With the sun setting at 3:15 pm at winter solstice, the nights are long and dark in Yellowknife during the winter.
And the days are short. One morning Saydee and I ventured to the top of Pilot’s Monument to greet the sunrise at 10:15 am.
There is something very mystical about the quality of light here in the Arctic. You will see colours that will literally stop you in your tracks as you will probably have never seen anything quite like it before. Not sure exactly why… is it due to the lack of pollution or is it due to the angle of the sun which never really rises above the horizon?
With a good coat you can pretty much enjoy the winter. There is much to do here from driving on the Ice road to Dettah, a Dene first nation community on the other side of the lake, to chartering an aircraft for a tour, snowshoeing, skijoring - a blend of cross country skiing with your dog, dogsledding, snowmobiling, ice fishing and of course plenty to photograph!
HOUSEBOATS ON YELLOWKNIFE BAY
There is a small community of folks who have decided to rough it out on a houseboat on Yellowknife Bay where one doesn’t have to pay any municipal taxes and where one can enjoy the most amazing sunrises and sunsets not to mention the tranquility of actually living on the water. When the lake freezes over in the winter you can drive right up to the front door. Spring and fall can be a bit tricky because the ice is neither frozen solid enough for a car and too patchy for a canoe or a boat. If you would like to try it, some are available as Bed and Breakfast’s via Airbnb.
From mid October through to almost the end of December, the skies were overcast and grey for almost the entire time. It also snowed a little bit each day but never enough to block you in like it does down south. Anyway, the skies would not be clear enough to see the aurora until Great Slave Lake completely froze over. I’m kind of glad we arrived during this time so that I could explore the day to day beauty of the north. But oh my …. to see the Aurora that first time was magical! They were directly overhead and quite strong. Yellowknife boasts that it is the best place in the world to see the Aurora Borealis.
I thought they were kind of interesting in black and white.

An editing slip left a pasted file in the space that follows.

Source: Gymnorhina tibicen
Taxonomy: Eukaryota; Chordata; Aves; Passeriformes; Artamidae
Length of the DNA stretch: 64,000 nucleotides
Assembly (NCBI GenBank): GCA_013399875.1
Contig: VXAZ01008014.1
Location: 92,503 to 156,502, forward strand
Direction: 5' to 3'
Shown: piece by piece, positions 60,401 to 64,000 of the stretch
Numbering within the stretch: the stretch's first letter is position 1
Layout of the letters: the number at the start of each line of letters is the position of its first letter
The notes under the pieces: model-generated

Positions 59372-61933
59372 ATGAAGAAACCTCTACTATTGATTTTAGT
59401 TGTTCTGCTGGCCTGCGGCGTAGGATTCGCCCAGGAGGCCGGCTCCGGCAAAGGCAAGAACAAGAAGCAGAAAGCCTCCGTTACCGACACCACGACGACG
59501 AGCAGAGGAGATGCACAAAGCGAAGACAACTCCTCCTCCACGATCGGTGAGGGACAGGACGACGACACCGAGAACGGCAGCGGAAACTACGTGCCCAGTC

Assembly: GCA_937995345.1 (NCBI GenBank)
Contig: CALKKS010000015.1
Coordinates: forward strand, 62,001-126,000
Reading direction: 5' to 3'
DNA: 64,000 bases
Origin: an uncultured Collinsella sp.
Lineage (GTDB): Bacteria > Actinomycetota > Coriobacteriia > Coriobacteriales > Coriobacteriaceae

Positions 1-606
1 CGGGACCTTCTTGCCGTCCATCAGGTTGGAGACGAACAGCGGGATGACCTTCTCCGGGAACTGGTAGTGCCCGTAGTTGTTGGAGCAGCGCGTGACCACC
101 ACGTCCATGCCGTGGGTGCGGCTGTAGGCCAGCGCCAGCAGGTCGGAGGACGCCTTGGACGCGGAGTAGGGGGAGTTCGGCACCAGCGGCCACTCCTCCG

LOOKING FOR WILDLIFE
Equipped with Fuji’s new 1.4x Teleconverter and 100-400mm lens, we set out down the highway past Behchokǫ̀ looking for wildlife.
And of course there are plenty of Ravens to practice your tracking capabilities.
THE SNOWCASTLE AND LONG JOHN JAMBOREE
On March 1st, the 20th annual Snowking Winter Festival opened along with the Snowcastle - a huge fort made from the ice and snow of Great Slave Lake. Construction begins in November with the harvesting of Ice slabs that will form the windows of the building. It has become the venue in town during the month of March for everything from music to fashion shows. It coincides with the Long John Jamboree at the end of the Month where Yellowknife's’ gather to celebrate the end of winter.
Every year at the end of March Yellowknife’s gather around a large wooden structure that they would burn to mark the end of winter. This year’s theme was about Balance. We were invited to reflect on what we were balancing in our own lives.
Burn on the Bay
And finally the ice begins to break up in April. People who have lived here a long time and are familiar with the ice conditions would still venture out to do some ice fishing. Where else can you venture out onto a major lake, one of the largest in Canada from downtown and go ice fishing? It’s the lifestyle that keeps many people here.
All photos taken with Fujifilm XT1, XF lenses including XF16-55, XF16, XF10-24, XF35, XF50-140, XF100-400. Special thanks to Fujifilm North America for all their support.
Thanks for reading! I hope you enjoyed it.